The modern history of Stavropol started in 1777 when a fortress within the Azov-Mozdok defensive line was founded. Soon the settlement became a town which was very important as the main “Gates” of Russia at the Caucasus. The development of the town promoted successful opening up of the vast uninhabited territories at the southern borders of Russia, economical cultural rise of the local peoples. Stavropol has become a city in 1785.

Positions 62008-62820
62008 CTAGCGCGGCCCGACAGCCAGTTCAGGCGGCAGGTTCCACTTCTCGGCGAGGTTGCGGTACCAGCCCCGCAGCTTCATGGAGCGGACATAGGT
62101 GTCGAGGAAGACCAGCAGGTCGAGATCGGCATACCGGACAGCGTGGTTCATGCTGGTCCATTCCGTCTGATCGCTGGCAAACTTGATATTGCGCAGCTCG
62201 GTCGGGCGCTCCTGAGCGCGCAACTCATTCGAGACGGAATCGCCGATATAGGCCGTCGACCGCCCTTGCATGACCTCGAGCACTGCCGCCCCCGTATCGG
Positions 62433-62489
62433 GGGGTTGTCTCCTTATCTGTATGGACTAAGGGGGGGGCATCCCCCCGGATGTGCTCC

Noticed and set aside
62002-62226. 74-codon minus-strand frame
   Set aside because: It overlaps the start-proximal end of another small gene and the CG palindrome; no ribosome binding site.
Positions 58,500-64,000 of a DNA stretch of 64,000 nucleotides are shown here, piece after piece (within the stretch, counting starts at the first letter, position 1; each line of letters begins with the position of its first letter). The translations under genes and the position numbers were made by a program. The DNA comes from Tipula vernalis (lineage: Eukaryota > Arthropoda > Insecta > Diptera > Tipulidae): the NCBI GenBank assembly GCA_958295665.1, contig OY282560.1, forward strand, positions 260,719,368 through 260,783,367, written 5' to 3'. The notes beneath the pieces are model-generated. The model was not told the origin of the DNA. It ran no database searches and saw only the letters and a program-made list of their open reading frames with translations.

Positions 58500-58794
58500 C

"Stavropol" means "city of cross" in Greek.
The area of Russia in which Stavropol resides is very mountainous, placing the city in the midst of the Caucasus mountain range. The city has one the biggest and best city parks in Russia. Stavropol occupies a territory of 242 square kilometres and has a population of 350000 people.
Stavropol is the administrative, economic and cultural centre of the Stavropolsky region today.
The first Russian Drama Theatre and the first Museum of Local Lore made an important contribution to development of the North Caucasus culture. There are 2 theatres, 6 museums, the Philharmonic Hall and the Circus in Stavropol.